As a matter of fact, last year, we reduced the deficit by $300 billion. But by passing the elements of the Build Back Better plan, which reduced the burden on families, I got a letter from 17 Nobel laureates—came to me to say this plan, my plan, will ease long-term inflationary pressures.
Look, we can tackle these challenges, but only if we keep coming together. The fact is, we can't do it without you. You understand what families are up against. You understand the cost if we fail to act. We need your voices, of the county officials, helping us—folks understand what our communities need.
If we can get this done, there's no limit to what America can achieve. So let's give working people a better chance than they've had, a quality they deserve, by investing in the future of every county. Let's face these challenges head on, but let's keep building back better.
We're the only country in the world where whatever crisis we've gone through, we've ended up on the other side better off than we were before we got into the crisis. We're the only one.
And, folks, let me say one other thing: I had a group of eight major utilities come to see me to tell me they wanted to see the Build Back Better plan put in place, even though they knew they were going to pay higher taxes; corporate taxes could go up to 24 percent.
You know, there are—of the major Fortune 500 companies, there are 52 that made over $40 billion, didn't pay a single penny in tax. Look, I'm a capitalist. I know—I think you should be able to go out and make a million or a billion dollars if you have the capability, but just pay a little bit. Pay your fair share.
No, I'm serious. I'm serious. And that's why we're getting so much support for the things we're doing.
That's why, for example—and it's major corporations coming to us. For example, you ride through some fields in Iowa—I mean, excuse me, Ohio, and it looks like there's nothing there except beautiful land stretched out. Well, guess what? An outfit called Intel came to me and said, "We want to invest $20 billion in those fields, creating 7,600 jobs to build a facility and 3,500 jobs permanent; average salary of those permanent jobs, $135,000 a year."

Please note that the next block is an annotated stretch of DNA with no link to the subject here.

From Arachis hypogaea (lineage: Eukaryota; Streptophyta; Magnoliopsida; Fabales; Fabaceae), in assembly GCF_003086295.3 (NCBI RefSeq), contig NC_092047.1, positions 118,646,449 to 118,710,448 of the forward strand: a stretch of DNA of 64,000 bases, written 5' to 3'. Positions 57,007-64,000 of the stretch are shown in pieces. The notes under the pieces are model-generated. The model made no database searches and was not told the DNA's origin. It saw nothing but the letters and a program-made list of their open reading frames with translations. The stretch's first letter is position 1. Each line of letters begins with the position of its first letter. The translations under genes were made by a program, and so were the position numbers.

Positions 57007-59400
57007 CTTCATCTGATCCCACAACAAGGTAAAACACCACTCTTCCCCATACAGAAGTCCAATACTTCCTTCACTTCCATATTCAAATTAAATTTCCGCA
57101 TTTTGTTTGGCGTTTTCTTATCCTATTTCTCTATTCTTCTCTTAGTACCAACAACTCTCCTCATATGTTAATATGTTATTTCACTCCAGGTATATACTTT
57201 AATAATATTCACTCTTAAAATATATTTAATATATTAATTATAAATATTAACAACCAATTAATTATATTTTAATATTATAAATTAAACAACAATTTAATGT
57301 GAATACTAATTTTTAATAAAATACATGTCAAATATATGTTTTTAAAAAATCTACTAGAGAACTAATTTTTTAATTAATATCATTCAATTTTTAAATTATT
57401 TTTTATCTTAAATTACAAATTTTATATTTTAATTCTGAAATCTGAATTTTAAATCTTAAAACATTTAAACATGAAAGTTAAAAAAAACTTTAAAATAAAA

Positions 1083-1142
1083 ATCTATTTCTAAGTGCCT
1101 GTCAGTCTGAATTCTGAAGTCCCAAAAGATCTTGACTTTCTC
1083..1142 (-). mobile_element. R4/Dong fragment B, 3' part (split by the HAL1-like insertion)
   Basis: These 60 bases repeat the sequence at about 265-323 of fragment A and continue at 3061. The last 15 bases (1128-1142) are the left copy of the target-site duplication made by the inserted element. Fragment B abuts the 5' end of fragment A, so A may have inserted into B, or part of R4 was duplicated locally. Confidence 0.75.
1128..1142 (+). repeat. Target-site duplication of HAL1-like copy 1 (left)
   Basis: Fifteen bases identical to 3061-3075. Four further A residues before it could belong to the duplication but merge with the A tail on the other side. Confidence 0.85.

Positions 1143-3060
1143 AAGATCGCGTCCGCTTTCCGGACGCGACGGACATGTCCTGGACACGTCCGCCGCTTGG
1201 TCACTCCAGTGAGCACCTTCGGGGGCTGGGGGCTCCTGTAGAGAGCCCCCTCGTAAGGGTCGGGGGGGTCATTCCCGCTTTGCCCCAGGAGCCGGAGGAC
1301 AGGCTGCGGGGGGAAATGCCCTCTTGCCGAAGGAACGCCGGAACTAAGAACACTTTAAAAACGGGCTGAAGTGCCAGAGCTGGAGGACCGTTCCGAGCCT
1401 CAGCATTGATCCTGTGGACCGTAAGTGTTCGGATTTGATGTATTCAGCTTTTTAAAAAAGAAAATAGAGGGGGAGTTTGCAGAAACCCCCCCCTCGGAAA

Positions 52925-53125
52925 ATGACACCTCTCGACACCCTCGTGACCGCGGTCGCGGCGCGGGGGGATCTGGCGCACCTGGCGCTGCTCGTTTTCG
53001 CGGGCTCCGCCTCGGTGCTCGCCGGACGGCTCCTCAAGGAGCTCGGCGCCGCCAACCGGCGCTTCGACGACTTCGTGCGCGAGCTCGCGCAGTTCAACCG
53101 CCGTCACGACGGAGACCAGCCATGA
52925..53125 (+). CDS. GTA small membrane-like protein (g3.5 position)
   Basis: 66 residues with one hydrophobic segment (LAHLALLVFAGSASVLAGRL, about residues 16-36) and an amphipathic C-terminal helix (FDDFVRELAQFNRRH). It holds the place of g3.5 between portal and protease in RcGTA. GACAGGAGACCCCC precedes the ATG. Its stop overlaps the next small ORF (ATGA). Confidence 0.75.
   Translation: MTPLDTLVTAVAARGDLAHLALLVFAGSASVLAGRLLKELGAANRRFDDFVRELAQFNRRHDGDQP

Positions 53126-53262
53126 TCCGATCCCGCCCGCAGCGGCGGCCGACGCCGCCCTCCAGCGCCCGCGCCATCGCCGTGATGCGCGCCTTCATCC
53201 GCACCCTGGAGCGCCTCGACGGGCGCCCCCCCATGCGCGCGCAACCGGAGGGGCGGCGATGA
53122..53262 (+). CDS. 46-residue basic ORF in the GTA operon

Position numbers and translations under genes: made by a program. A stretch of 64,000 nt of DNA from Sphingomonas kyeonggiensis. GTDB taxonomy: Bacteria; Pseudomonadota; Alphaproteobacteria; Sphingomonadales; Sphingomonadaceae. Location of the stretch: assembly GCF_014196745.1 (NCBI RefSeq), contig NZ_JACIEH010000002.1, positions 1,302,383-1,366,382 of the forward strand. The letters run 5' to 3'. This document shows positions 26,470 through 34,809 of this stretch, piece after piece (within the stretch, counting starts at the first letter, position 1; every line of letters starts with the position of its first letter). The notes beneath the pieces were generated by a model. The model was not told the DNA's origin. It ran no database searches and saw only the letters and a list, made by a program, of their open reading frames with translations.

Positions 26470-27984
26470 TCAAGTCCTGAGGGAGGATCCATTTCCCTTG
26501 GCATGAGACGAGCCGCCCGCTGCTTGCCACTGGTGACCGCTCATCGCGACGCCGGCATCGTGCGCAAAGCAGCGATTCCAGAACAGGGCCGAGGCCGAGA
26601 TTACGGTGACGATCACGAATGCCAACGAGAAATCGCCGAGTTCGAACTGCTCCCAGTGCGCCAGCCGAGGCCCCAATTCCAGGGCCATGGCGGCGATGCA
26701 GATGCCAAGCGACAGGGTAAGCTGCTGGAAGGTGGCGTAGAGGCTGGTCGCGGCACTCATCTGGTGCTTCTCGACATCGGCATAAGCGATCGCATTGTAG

You know what they're doing? They're going to make computer chips, because our automobile industry—you know, one-third of inflation is a consequence of the cost of automobiles going up. Why are they going up? We invented the computer chip, but we don't make it. We have to get it from everyone from Taiwan to China to other places.
Look, we can do this. We can do this by reasserting who, in God's name, we are: the United States of America. There's nothing—I mean this from the bottom of my heart—there's nothing beyond our capacity. There's nothing we cannot do if we do it together. That's always been who we are.
This is the United States of America. You can make a million bucks and still pay your fair share. And everybody—when have you ever seen—I was talking to somebody. I said, "You know, you go through"—neighboring State of New Jersey, from Delaware—my area is down by the shore. You ride through an intersection where there's a big circle, and there are four or five roads coming off of it. And usually in the middle of that circle, there's plants—you can—you know, you can plant trees and flowers and the like.
I can tell you the communities—and I said this to somebody and then they showed me a study that it was true. I can tell you whether the community has renters or owners. When they're owners, that middle circle is beautiful; it's planted. When they're renters, they're not. Doesn't mean there's anything wrong with renting, but it means engaging in the community.
Look, folks, when middle class folks do well, there's never been a time the wealthy don't do very, very well. So, folks, let's stick to the people we need.
Thank you for listening to me. May God bless you, and may God protect our troops. Thank you, thank you, thank you.
NOTE: The President spoke at 1:20 p.m. in the Ballroom at the Washington Hilton. In his remarks, he referred to Commissioner Larry Johnson of DeKalb County, GA, in his capacity as president of the National Association of Counties, who introduced the President; Secretary of Transportation Peter P.M. Buttigieg; Secretary of Agriculture Thomas J. Vilsack; County Executive Matthew Meyer of New Castle County, DE; and Judge-Executive Gary Moore of Boone County, KY. He also referred to H.R. 5376.
* White House correction.
Joseph R. Biden, Remarks at the National Association of Counties Legislative Conference Online by Gerhard Peters and John T. Woolley, The American Presidency Project https://www.presidency.ucsb.edu/node/354489